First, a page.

Presentation on theme: "Sights & Sounds of Slavery U.S. History to 1877 By Carol Almarez Click on this link to listen to Paul Robeson sing “Go Down MosesClick on this link to."— Presentation transcript:
Sights & Sounds of Slavery U.S. History to 1877 By Carol Almarez Click on this link to listen to Paul Robeson sing “Go Down MosesClick on this link to listen to Paul Robeson sing “Go Down Moses”,then minimize the webpage
Primary & Secondary Sources in History Primary –Direct or firsthand –Examples: Bill of sale Letters Diaries Oral histories Photographs REMEMBER: Some of these sources can be biased Secondary –Derived from something original or primary –Examples Textbook TV documentary Recent Magazine articles Recent Newspaper articles Encyclopedias
Abolitionists What is an abolitionist? What did they think of slavery? –Morally wrong –Cruel and inhumane –Violates the principles of democracy
Although volume upon volume is written to prove slavery a very good thing, we never hear of he man who wishes to take the good of it by being a slave himself -Abraham Lincoln No man can put a chain about the ankle of his fellow man without at last finding the other end fastened about his own neck - Frederick Douglass The white man’s happiness cannot be purchased by the black man’s misery - Frederick Douglass
Slave Narratives Narrative: to tell in detail, in this case to tell about part of a person’s life Interviews with people who had been slaves before and during the American Civil War Done from by the WPA (Works Progress Administration)—audio tapes now in the Library of Congress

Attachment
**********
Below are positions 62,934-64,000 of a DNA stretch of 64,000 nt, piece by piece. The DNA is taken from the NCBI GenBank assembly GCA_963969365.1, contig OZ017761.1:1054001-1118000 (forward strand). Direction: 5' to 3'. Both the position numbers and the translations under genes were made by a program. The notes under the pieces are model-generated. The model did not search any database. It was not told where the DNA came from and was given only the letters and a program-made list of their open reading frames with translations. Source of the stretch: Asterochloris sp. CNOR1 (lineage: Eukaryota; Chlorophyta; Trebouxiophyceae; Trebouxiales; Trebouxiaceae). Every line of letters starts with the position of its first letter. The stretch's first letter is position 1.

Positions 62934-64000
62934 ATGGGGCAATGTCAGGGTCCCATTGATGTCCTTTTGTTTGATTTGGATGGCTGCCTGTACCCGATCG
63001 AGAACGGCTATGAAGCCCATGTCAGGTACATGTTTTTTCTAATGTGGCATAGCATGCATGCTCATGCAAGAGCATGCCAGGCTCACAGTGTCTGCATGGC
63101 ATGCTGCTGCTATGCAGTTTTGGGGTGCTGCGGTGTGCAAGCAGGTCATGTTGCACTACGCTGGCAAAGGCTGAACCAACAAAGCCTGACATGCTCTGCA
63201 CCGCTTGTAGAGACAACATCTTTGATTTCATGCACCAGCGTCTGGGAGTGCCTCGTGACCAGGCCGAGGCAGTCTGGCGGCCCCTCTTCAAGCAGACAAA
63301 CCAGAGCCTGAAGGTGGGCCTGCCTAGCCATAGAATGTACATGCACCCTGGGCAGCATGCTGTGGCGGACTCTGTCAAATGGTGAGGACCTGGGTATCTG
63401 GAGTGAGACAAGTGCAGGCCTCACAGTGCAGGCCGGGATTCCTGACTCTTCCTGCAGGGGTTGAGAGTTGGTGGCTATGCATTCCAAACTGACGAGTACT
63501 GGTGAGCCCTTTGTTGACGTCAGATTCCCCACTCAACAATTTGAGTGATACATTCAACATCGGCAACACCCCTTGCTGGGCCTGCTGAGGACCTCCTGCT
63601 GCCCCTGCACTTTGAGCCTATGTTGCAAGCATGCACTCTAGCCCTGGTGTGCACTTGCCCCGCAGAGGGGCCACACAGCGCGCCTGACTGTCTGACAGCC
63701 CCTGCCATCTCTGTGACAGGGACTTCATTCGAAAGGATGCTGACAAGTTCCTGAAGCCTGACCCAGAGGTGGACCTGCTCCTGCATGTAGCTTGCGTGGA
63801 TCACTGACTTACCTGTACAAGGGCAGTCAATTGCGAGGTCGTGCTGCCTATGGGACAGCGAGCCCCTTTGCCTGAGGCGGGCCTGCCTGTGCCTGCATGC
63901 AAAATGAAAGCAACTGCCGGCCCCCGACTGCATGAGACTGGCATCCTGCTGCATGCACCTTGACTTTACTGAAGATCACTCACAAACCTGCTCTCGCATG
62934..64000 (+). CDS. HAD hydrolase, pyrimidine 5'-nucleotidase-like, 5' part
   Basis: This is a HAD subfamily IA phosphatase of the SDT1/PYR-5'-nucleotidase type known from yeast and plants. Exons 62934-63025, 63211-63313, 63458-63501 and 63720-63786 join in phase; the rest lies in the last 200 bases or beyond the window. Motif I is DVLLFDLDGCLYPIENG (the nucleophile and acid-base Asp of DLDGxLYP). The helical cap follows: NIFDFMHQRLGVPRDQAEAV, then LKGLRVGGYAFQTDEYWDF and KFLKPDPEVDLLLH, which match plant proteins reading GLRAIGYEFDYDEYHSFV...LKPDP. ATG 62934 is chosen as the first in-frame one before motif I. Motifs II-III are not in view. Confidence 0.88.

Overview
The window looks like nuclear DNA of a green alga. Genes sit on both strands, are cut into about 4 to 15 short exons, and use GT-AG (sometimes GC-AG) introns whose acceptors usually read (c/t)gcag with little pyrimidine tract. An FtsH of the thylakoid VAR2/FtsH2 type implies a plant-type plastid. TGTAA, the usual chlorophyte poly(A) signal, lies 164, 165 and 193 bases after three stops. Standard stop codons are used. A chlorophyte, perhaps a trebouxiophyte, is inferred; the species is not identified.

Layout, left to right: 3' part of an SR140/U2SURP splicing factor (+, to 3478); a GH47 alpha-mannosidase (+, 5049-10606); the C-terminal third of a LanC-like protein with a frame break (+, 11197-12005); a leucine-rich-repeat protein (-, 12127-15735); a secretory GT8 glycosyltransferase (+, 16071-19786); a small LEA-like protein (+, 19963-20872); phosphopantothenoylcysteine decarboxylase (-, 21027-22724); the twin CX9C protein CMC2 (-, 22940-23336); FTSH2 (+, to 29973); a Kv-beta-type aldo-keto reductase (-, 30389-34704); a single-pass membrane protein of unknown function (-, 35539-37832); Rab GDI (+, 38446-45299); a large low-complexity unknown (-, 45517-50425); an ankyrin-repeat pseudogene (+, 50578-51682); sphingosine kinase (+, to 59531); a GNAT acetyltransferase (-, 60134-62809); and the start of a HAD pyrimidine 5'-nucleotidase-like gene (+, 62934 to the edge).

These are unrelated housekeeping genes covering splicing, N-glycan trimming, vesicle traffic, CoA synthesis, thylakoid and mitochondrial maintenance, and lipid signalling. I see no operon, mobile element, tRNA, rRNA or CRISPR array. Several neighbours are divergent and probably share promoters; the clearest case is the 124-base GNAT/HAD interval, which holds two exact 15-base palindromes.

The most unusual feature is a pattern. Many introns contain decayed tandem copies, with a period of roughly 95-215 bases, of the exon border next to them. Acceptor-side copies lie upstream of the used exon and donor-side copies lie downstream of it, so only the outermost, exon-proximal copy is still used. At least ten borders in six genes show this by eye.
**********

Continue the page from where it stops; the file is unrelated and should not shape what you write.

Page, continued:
Written Narrative of the Life of Frederick Douglass
The Words of Fountain Hughes, Former Slave Born 1848 Interviewed by Hermond Norwood, Baltimore, Maryland, June 11, 1949 My name is Fountain Hughes. I was born in Charlottesville, Virginia. My grandfather belong to Thomas Jefferson.
Life as a Slave: Fountain Hughes (continued) We had no home, you know. We was jus' turned out like a lot of cattle. You know how they turn cattle out in a pasture? Well after freedom, you know, colored people didn' have nothing. Didn' allow you to look at no book. An' there was some free-born colored people, why they had a little education, but there was very few of them, where we was. Now I couldn' go from here across the street, or I couldn' go through nobody's house out I have a note, or something from my master. An' if I had that pass, that was what we call a pass, if I had that pass, I could go wherever he sent me.
Slave Children An' my father was dead, an' my mother was living, but she had three, four other little children, an' she had to put them all to work for to help take care of the others.
They'd have a regular, have a sale every month, you know, at the court house. An' then they'd sell you, an' get two hundred dollar, hundred dollar, five hundred dollar Advertisement for sale of human beings
Assignment Task 1: –Using what you heard in the slave narratives, and in the remainder of this presentation, list three examples that support the abolitionists’ view of slavery. Task 2: –Picture yourself as a slave before the Civil War –Write a paragraph describing the three things you would like LEAST about being a slave, and explain why –Use full sentences and correct spelling and punctuation
Webliography 1.Fort, B. (1998). American Slave Narratives: An Online Anthology, Online,11/22/04. University of Virginia. 2.(n.d.) Go Down, Moses (Traditional). (Online), 12/1/04. Authentic History Center. 3.Handler, J. & Tuite. M. (n.d.) The Atlantic Slave Trade and Slave Life in the Americas: A Visual Record (Online), 11/26/04. University of Virginia. 4.Library of Congress. (n.d.) Slave Narratives from the Federal Writers’ Project. (Online), 11/23/04. American Memory. 5.Life of a Plantation Slave video clip.(Online) 11/25/ (2002) Types of Primary Sources. (Online), 11/25/04. Library of Congress Learning Page.